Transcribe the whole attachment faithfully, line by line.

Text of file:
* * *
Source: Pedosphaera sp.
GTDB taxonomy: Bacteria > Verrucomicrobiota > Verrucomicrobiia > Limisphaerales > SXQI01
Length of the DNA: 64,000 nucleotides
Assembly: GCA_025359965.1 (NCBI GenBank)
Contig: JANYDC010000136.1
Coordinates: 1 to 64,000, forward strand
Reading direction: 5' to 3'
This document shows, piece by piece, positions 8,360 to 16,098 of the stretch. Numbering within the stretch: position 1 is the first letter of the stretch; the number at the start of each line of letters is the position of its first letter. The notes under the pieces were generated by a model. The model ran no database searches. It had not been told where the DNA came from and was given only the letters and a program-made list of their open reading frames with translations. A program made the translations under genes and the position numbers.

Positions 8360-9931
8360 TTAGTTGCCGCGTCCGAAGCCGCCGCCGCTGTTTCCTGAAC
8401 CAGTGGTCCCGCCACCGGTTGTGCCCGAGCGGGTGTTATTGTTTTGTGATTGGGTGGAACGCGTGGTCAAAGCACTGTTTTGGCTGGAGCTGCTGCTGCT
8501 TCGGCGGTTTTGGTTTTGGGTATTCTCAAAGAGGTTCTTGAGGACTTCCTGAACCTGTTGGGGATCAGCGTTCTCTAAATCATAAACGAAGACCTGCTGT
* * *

Source: Pedosphaera sp.
GTDB taxonomy: Bacteria > Verrucomicrobiota > Verrucomicrobiia > Limisphaerales > SXQI01
Length of the DNA: 64,000 nucleotides
Assembly: GCA_025359965.1 (NCBI GenBank)
Contig: JANYDC010000136.1
Coordinates: 1 to 64,000, forward strand
Reading direction: 5' to 3'
This document shows, piece by piece, positions 8,360 to 16,098 of the stretch. Numbering within the stretch: position 1 is the first letter of the stretch; the number at the start of each line of letters is the position of its first letter. The notes under the pieces were generated by a model. The model ran no database searches. It had not been told where the DNA came from and was given only the letters and a program-made list of their open reading frames with translations. A program made the translations under genes and the position numbers.

Positions 8360-9931
8360 TTAGTTGCCGCGTCCGAAGCCGCCGCCGCTGTTTCCTGAAC
8401 CAGTGGTCCCGCCACCGGTTGTGCCCGAGCGGGTGTTATTGTTTTGTGATTGGGTGGAACGCGTGGTCAAAGCACTGTTTTGGCTGGAGCTGCTGCTGCT
8501 TCGGCGGTTTTGGTTTTGGGTATTCTCAAAGAGGTTCTTGAGGACTTCCTGAACCTGTTGGGGATCAGCGTTCTCTAAATCATAAACGAAGACCTGCTGT